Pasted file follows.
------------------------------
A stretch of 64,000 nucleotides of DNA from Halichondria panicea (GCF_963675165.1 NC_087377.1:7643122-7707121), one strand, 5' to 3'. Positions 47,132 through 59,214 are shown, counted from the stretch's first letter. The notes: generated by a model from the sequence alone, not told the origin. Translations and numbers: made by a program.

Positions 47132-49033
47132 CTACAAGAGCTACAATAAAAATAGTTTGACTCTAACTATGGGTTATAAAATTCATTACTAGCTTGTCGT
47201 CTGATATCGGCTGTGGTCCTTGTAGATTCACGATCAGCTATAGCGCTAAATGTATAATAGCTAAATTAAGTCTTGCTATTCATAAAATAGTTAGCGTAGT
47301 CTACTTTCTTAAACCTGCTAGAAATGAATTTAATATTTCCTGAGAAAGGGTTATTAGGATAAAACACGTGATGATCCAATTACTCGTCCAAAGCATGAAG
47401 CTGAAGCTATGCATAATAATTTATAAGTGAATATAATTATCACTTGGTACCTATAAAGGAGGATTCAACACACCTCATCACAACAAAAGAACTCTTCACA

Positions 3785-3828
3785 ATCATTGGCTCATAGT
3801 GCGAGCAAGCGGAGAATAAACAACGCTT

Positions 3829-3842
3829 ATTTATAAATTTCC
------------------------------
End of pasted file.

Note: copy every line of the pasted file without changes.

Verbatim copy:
A stretch of 64,000 nucleotides of DNA from Halichondria panicea (GCF_963675165.1 NC_087377.1:7643122-7707121), one strand, 5' to 3'. Positions 47,132 through 59,214 are shown, counted from the stretch's first letter. The notes: generated by a model from the sequence alone, not told the origin. Translations and numbers: made by a program.

Positions 47132-49033
47132 CTACAAGAGCTACAATAAAAATAGTTTGACTCTAACTATGGGTTATAAAATTCATTACTAGCTTGTCGT
47201 CTGATATCGGCTGTGGTCCTTGTAGATTCACGATCAGCTATAGCGCTAAATGTATAATAGCTAAATTAAGTCTTGCTATTCATAAAATAGTTAGCGTAGT
47301 CTACTTTCTTAAACCTGCTAGAAATGAATTTAATATTTCCTGAGAAAGGGTTATTAGGATAAAACACGTGATGATCCAATTACTCGTCCAAAGCATGAAG
47401 CTGAAGCTATGCATAATAATTTATAAGTGAATATAATTATCACTTGGTACCTATAAAGGAGGATTCAACACACCTCATCACAACAAAAGAACTCTTCACA

Positions 3785-3828
3785 ATCATTGGCTCATAGT
3801 GCGAGCAAGCGGAGAATAAACAACGCTT

Positions 3829-3842
3829 ATTTATAAATTTCC